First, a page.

he federal government is pretty unpopular. And a lot of very smart people blame the frustrating gridlock and hyper-partisan bickering on gerrymandering, or the rigging of congressional districts to create "a bunch of safe seats for each party, making representatives responsive only to their partisan base and unwilling to forge bipartisan compromises," says George Washington University political scientist John Sides at The Washington Post. Well, these people are wrong, argues Sides. "It would be nice if this view were true, because it would suggest a clear solution to our polarized politics: Draw more competitive districts." But our real problem is that members of Congress, to an unusual degree, vote with their party, regardless of what their constituents want. Here's an excerpt:
Members are more partisan than even voters in their party.... No matter whether Obama won 20 percent or 50 percent of their district, Republican representatives have voted similarly — that is, they have taken conservative positions on average. No matter whether Obama won 50 percent or 80 percent of their district, Democratic representatives have taken liberal positions, on average. Constituency hasn’t affected anyone's overall voting behavior that much....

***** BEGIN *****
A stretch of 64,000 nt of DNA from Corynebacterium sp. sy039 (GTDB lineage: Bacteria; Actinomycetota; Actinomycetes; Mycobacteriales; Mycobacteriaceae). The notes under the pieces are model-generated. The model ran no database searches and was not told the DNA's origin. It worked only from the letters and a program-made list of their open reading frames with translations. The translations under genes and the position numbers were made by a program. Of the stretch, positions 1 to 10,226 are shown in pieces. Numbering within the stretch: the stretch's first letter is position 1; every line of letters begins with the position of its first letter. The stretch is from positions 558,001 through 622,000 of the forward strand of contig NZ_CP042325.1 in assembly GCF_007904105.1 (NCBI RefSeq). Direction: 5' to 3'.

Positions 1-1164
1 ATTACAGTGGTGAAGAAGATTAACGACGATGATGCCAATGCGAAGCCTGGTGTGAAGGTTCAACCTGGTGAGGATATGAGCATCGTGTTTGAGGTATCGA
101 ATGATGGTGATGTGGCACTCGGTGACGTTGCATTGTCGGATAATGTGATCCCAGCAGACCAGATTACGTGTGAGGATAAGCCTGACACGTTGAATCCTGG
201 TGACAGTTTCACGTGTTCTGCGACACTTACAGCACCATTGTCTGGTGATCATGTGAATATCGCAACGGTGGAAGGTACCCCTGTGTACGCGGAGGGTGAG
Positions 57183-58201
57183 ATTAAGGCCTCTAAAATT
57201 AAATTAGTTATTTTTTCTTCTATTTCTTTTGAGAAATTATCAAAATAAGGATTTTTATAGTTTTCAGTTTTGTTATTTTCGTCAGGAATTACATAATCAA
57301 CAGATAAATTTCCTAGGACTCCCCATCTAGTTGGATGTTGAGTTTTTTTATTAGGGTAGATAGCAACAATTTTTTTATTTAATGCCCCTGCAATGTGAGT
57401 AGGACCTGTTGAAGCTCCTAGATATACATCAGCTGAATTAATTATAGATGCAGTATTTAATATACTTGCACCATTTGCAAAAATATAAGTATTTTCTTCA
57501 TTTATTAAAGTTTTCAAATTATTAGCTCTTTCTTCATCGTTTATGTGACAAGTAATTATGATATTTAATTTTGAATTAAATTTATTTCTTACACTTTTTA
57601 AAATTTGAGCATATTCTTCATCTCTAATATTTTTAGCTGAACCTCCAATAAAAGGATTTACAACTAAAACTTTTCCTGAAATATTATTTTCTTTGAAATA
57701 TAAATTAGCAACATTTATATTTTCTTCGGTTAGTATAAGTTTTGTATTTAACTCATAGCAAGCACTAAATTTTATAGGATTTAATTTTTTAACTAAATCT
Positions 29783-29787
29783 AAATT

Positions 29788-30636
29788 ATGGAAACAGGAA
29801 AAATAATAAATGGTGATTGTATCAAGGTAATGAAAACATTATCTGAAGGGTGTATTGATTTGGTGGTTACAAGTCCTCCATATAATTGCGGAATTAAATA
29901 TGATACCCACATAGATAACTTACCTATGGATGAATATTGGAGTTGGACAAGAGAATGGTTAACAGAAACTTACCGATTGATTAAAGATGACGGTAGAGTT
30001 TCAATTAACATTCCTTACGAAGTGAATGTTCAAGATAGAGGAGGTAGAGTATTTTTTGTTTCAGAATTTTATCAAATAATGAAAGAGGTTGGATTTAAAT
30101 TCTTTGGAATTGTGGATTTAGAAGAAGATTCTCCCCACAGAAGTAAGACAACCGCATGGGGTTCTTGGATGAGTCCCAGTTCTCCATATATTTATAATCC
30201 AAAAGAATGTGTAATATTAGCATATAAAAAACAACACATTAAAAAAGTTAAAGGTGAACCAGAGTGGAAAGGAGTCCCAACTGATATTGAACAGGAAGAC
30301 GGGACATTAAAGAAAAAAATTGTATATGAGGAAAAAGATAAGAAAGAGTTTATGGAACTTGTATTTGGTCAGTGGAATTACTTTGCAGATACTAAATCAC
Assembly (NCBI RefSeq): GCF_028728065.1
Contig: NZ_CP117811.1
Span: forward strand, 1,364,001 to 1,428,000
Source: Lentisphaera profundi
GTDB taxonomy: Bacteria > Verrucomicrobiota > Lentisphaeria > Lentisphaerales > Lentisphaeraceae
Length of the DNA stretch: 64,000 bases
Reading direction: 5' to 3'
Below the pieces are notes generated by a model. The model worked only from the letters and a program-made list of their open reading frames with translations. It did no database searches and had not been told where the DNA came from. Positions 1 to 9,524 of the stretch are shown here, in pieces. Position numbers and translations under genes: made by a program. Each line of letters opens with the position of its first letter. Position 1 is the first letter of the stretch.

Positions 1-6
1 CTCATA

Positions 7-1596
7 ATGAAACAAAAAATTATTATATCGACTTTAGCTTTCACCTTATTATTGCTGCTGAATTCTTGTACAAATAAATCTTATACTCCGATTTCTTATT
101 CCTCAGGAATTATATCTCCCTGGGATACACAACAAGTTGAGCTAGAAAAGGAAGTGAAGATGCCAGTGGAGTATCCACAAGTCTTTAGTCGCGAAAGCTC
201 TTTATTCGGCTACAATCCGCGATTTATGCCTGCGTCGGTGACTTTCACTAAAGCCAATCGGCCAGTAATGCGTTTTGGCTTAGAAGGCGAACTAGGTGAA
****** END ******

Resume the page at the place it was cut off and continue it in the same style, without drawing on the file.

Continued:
What about the Senate? Same thing. Just think of states with split delegations. How ideologically similar are, say, Chuck Grassley and Tom Harkin?... In sum, Democrats and Republicans are just polarized, no matter whether their district is red, blue or purple. It's hard to imagine that creating more competitive districts will mitigate polarization. Members in purple districts are pretty polarized, too.
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